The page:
Video/Gallery: CrossFit Open UK champion granddad vs Ipswich Star reporter in tough fitness test

Reporter Matt Stott took on the UK's fittest man aged over 60, who is Great Bealings 62-year-old Mik

Reporter Matt Stott took on the UK's fittest man aged over 60, who is Great Bealings 62-year-old Mike Watts. - Credit: Archant

My news editors have asked me to do a few unusual things for the paper over the years – dress up as a nun on a golf course, pose as an elf in the high street and get dive-bombed by an angry mob of seagulls near the office.

Reporter Matt Stott took on the UK's fittest man aged over 60, who is Great Bealings 62-year-old Mik

Reporter Matt Stott took on the UK's fittest man aged over 60, who is Great Bealings 62-year-old Mike Watts. - Credit: Archant

But when I was tasked with taking on the UK’s fittest man aged over 60, who lives near Ipswich, in a test of strength and endurance, and told by my pesky seniors that I would once again be humiliated, there was only one thing on my mind… revenge.

My opponent was granddad Mike Watts, 62, of Great Bealings. He was last month crowned the CrossFit Open UK champion for his age category.

Some 270,000 people worldwide, of all ages, entered the CrossFit Open. Once a week for five weeks, competitors were assigned a strenuous workout and submitted their time online.

It included rowing machine challenges and thrusters (lifting a 95lb barbell from squat position to overhead) and Mike finished first in the Masters 60+ category in the UK. He was joint-third in Europe and 169th out of 764 ‘CrossFitters’ worldwide.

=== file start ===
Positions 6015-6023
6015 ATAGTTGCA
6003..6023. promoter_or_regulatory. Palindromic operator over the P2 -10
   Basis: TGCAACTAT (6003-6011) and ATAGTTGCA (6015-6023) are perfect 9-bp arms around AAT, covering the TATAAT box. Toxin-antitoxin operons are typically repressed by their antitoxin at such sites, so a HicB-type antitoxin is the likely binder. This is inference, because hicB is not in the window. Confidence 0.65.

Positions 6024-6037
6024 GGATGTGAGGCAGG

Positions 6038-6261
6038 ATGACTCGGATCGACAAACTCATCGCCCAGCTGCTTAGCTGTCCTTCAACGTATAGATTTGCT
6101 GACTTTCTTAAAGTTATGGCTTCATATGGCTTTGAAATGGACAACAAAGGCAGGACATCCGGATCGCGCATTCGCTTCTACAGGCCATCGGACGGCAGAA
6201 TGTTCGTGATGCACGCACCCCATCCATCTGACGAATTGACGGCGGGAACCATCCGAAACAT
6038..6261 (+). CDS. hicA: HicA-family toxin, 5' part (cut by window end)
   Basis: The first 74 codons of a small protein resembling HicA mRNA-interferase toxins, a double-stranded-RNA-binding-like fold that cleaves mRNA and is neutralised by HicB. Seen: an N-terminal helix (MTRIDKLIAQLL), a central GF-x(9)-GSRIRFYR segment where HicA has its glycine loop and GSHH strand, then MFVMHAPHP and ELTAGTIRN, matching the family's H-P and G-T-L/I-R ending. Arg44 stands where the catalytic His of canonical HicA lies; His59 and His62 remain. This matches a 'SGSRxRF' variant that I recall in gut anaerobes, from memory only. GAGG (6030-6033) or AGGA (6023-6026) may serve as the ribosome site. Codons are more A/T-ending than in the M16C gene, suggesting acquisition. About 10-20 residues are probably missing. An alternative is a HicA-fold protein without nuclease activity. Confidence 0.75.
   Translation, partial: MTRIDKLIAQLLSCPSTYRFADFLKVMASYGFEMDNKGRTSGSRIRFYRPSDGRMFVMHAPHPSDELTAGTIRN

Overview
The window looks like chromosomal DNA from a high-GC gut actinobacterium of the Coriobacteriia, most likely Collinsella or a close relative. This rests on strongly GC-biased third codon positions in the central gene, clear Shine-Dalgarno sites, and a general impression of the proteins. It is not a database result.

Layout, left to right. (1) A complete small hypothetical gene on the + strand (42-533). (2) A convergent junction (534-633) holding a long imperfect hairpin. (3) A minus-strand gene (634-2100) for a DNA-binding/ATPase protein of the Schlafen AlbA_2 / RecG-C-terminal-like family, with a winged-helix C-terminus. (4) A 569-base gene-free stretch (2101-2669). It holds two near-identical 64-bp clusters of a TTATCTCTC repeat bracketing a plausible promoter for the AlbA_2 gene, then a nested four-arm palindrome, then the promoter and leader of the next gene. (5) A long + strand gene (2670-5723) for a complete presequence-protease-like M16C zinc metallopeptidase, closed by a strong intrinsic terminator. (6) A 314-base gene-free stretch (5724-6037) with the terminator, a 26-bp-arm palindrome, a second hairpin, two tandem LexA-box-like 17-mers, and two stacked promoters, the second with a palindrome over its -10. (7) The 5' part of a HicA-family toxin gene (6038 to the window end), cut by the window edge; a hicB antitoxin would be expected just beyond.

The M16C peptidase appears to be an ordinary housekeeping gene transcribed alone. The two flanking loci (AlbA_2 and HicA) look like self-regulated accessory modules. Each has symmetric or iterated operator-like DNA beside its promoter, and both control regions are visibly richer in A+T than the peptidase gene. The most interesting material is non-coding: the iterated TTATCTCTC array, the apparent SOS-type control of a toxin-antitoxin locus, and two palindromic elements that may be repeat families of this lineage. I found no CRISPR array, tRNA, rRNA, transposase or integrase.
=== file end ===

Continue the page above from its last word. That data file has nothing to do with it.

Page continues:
Reporter Matt Stott took on the UK's fittest man aged over 60, who is Great Bealings 62-year-old Mik

Reporter Matt Stott took on the UK's fittest man aged over 60, who is Great Bealings 62-year-old Mike Watts. - Credit: Archant


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“I am proud of it but I feel like a little bit of a fraud because I am not that fit!” Mike joked.

But surely I could beat him?

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I meet Mike at the Ipswich branch of CrossFit, described as a strength and conditioning facility, in two conjoined units in Leslie Road, off Nacton Road.

Chris Lawson, a head coach and co-owner of Ipswich CrossFit, sets out the challenge: 500 metres on the rowing machine, 15 squats with a kettlebell (x3), 10 press ups (x3).

As we warm-up, Mike tells me more about CrossFit, which began life in America around 15 years ago.

“It’s a mixture of strength work and endurance and they all include a good range of movement,” he explains.

“Around five years ago I went surfing and tried to jump off the surfboard but just wasn’t up to it.

“I have been on a fitness drive since and my personal trainer moved gyms and recommended CrossFit. It has made a big difference to my fitness.”

Mike, who has two daughters Caroline Watts, 31, and Susan Watts, 32, who is mother to his 10-week old granddaughter Isobel Priest, now trains around three times a week, as does his wife, Fiona Powell, 56.

We take up our positions on the rowing machine, wait for the countdown timer and we are off.

I’m off to a flyer, I believe, but with around 40 metres left Mike finishes! I’m playing catch-up, around five seconds behind.

In the last set of my questionable press ups, I almost draw level, but finish a second behind on five minutes and 23 seconds.

I’m congratulated for a good first effort. I return to the office and face inevitable jibes of “losing to a granddad”.

Revenge will have to wait.

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